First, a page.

These computers are normally twice, if not three times the size of a netbook with a cost attached that matches and a battery life that cannot always be matched either.
What is in store for the future?
As expected with all next generation computers, the aim is to better the ones they’re now superseding and replacing. Netbooks are no different in this formula either, with the development driving forward possibly more so at the moment than laptops. What’s due in the next generation are the likes of faster processors, better memory, increased storage – all with the promise of a longer battery life too.
Asus are due to be bringing out, within the next month, their latest S121 netbook. This boasts the world’s largest SSD of 512GB, with a 12-inch screen.
There’s a common misnomer that anything above a 10-inch screen is considered to be falling into the category of laptops, this just simply isn’t true. At the time of the first incarnation of netbooks, the screen was only around the 7-inch mark which clearly separated itself from the display sizes of laptops solely by its dimensions. This added to this misconception and possibly added more fuel to the speculation at the time, it’s also where this idea could have come from.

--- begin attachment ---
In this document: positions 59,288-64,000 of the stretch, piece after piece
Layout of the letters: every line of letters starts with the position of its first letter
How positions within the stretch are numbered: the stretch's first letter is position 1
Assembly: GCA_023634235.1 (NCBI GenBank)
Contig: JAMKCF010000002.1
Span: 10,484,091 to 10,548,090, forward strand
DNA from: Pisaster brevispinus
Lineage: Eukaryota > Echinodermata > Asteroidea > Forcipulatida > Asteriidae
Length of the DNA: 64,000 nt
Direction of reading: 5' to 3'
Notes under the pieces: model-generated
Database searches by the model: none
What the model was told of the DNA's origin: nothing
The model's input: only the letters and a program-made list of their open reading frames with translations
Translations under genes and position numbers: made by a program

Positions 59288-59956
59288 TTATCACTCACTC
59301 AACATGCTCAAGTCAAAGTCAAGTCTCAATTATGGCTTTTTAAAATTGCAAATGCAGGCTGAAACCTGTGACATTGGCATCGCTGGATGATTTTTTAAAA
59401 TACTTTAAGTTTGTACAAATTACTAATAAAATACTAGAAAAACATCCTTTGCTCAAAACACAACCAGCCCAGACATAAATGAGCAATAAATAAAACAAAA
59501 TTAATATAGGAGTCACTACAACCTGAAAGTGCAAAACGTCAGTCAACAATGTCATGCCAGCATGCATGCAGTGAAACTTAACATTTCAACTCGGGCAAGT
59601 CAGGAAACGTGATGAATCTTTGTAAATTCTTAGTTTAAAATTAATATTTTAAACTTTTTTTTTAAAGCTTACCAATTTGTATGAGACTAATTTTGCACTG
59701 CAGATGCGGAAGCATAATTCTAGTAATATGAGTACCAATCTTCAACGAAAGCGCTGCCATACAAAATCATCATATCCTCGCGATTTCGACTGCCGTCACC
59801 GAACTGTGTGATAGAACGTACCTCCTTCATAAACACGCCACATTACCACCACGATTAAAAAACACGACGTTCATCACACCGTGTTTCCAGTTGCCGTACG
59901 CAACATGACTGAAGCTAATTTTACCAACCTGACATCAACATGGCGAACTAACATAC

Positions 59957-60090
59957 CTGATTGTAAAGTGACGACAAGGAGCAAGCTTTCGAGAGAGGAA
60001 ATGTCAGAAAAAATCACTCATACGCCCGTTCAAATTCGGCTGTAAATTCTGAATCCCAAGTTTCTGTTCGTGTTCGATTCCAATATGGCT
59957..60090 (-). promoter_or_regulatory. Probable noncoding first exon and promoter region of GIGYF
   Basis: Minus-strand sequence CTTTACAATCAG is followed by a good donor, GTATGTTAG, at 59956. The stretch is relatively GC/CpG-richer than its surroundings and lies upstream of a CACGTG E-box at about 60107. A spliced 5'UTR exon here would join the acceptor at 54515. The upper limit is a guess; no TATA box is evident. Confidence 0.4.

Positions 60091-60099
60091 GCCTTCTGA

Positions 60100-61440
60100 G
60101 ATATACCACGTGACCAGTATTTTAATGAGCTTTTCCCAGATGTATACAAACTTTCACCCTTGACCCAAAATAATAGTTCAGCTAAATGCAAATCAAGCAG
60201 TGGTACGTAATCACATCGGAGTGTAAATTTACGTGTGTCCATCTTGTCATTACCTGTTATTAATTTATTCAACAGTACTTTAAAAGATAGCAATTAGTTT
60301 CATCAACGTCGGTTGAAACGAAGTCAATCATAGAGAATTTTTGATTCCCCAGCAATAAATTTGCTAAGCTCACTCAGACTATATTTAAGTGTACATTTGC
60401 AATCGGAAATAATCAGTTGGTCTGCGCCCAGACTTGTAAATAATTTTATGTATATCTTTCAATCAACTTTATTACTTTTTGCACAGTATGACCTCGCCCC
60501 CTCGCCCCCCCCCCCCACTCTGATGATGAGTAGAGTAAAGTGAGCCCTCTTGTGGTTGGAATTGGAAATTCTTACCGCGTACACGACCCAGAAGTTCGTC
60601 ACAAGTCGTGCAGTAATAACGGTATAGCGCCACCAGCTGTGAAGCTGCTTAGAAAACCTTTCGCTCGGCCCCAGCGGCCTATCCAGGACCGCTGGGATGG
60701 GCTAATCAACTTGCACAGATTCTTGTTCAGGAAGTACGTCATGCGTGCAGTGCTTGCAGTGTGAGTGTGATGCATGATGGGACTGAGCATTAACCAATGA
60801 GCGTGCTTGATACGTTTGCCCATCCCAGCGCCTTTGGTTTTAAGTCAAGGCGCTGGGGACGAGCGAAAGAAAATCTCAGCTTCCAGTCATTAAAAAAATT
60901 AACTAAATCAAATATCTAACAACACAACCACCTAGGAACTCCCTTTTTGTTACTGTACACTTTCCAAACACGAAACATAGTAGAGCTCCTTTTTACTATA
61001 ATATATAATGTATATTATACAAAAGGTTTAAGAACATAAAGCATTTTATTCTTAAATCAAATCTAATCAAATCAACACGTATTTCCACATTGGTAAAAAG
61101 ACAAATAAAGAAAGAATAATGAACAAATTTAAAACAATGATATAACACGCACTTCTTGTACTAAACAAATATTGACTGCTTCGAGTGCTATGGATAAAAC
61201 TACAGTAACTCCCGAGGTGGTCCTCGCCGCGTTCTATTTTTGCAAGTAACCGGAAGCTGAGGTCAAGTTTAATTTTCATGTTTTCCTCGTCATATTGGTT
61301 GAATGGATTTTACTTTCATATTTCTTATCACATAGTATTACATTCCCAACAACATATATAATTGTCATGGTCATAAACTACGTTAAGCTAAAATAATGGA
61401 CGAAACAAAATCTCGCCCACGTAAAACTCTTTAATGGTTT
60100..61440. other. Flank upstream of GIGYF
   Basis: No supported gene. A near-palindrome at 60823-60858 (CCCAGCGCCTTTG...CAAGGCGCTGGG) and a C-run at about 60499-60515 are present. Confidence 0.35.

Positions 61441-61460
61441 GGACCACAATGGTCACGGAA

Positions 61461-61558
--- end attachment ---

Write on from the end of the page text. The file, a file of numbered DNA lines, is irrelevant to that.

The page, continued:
When technology advances, so does the specifications of every netbook, everyone would expect this to happen with screen sizes, as with everything else.
The S121 was announced at CES in Las Vegas back in January, along with their T91 which is also due for launch in the next month or so. This is a netbook with a difference, as the screen can be swivelled around to cover the entire keyboard, which turns the device into a tablet based computer. It’s both a normal netbook, along with being the world’s very first tablet-netbook hybrid computer.
Another popular manufacture of netbooks is MSI, who also unveiled another new format at CES. They’ve gone a different route though, in order to stand out against their competition. MSI announced and showed off their X320 netbook, a very very slim device. This almost has the feel of that extremely thin Apple notebook, the Air, as this new netbook from MSI is only 1.98cm thick.
There have been rumours of late of Nokia being said to be producing a netbook, presumably running their Symbian OS. With the other popular platform rumour being that of Google, said to be porting its mobile phone OS, Android, to a netbook as well.
There’s a distinct possibility that one day the lines between the netbook and laptops will be blurred, within their capabilities, their possibilities and even price.